Public Forum

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From the editor: This section is dedicated to the Public Forum, where we publish opinions on public and social issues that affect the Malibu community and our readers at large.

Disease of addiction cuts wide swath

Our son, Alex, died last Saturday, April 5. Our unrelenting grief is tempered by our clear knowledge that he enjoyed, even at the time of his death, an abundance of love from family and friends, an appreciation of life’s precious gifts, pride and engagement in his scholarship, and a future packed with plans and possibilities.

At age 18, he was in the middle of his freshman year at Reed College in Portland. His knowledge of history informed his politics and his passion for social justice. Compassion, and a deep empathy and sensitivity for the human condition affected his opinions.

Alex valued integrity. In that spirit, we are not hesitant to disclose the cause of death. When we went to Reed to pick up the precious pieces of our young son’s life, it became clear that if any good could come of this, we needed to be very open about what happened to Alex. We know from extensive personal and familial experience that the disease of addiction cuts a wide swath. As a typical teenager, with typical friends in a typical high school, Alex experimented with alcohol and pot. In one unholy encounter he was introduced to heroin. He didn’t do much of it and he didn’t do it for long. With our active support, Alex was fighting this brief but powerful addiction. He underestimated his foe.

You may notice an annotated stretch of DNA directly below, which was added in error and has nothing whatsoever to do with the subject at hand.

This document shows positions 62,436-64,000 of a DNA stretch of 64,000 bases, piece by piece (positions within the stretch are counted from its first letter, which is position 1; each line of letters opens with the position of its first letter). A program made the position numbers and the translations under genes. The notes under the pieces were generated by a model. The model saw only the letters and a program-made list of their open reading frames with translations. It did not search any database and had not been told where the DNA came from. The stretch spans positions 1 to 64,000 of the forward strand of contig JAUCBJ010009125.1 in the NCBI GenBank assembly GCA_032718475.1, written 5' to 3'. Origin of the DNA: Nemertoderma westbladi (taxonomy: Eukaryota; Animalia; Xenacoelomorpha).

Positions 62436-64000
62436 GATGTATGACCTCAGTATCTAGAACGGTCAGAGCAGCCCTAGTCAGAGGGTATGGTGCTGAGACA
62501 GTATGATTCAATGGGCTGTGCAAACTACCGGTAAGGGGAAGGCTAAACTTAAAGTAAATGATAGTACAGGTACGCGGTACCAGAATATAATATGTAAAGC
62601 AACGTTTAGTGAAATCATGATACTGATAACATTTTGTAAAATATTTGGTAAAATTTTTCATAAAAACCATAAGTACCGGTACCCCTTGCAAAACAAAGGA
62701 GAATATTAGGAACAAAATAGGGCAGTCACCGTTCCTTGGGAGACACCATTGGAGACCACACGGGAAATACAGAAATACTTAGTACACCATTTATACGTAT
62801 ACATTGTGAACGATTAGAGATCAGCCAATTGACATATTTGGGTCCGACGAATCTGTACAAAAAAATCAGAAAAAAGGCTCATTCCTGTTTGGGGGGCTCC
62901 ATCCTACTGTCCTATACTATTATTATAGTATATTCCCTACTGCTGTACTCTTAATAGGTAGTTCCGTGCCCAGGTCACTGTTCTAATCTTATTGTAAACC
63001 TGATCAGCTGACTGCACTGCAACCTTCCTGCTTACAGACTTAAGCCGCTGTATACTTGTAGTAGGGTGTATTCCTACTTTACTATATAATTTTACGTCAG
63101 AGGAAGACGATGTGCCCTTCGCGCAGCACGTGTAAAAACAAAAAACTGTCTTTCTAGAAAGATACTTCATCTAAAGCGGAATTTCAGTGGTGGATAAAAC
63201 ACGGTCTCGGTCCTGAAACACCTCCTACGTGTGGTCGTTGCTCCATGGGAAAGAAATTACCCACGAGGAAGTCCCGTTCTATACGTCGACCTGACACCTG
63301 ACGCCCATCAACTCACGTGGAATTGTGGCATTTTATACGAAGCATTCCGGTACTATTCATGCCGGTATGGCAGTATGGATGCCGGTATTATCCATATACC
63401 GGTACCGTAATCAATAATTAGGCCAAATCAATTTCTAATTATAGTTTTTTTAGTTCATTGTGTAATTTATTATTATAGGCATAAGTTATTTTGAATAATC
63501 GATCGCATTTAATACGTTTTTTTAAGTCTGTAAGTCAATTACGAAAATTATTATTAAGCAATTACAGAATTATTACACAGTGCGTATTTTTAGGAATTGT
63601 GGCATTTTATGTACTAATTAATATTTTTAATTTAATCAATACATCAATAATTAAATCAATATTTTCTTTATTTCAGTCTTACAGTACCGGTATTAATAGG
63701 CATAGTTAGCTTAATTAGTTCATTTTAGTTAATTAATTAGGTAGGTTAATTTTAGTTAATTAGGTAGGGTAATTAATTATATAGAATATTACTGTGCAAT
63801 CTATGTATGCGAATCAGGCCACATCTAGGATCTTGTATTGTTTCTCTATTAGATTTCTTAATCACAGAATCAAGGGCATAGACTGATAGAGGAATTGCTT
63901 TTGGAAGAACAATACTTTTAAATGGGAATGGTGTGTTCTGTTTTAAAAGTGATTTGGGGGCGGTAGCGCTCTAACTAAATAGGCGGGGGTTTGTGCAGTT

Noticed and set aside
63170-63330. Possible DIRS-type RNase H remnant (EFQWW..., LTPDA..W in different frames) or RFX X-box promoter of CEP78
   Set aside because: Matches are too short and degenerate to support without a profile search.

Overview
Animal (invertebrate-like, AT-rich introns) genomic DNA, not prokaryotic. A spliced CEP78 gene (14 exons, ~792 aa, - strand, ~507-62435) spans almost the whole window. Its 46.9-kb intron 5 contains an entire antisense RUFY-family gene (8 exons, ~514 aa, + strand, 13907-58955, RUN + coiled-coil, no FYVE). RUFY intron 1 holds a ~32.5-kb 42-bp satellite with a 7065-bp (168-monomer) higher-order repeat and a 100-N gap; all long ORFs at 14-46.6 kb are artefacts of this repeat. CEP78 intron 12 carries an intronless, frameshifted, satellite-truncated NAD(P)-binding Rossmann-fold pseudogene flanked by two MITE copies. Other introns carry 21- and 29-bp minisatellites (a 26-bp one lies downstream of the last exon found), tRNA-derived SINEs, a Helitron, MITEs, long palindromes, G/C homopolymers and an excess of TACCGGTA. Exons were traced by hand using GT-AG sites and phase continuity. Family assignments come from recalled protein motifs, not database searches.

We feel strongly that Alex’s death from an accidental heroin overdose should serve as a wake up call. We truly hope Alex’s death will spark change that will save others and that it will inspire all of us who are complicit in either ignorance or denial or hopelessness to take a stand, to stare addiction in the face and seek help. Be it in Malibu or Reed College or any of the countless communities where drug and alcohol use among young adults is considered a rite of passage, we need to take a stand. It is not normal; it is deadly. In spite of our knowledge of this disease, all the steps we took with him to heal himself, our infinite and unconditional love for this gentle soul, Alex still died of an accidental overdose at the age of 18. Please, on Alex’s behalf, bring the topic to the table. Talk to your sons and daughters; take on your friends and don’t let them get away with it; seek help for those who need it. Addiction cannot be fought alone. The foe, as Alex discovered, is too strong.

As parents, our sense of loss is unimaginable. Devastated by the unexpected, we nonetheless marvel at our son’s character and accomplishments in such a brief life. We are so very proud of him. From the deep abyss of sorrow in which we find ourselves, we are grateful for the love and support from our community of friends here and abroad. We thank you for your unconditional love and understanding. We thank you for cherishing Alejandro’s life.

-Carlos Lluch and Louisa Callery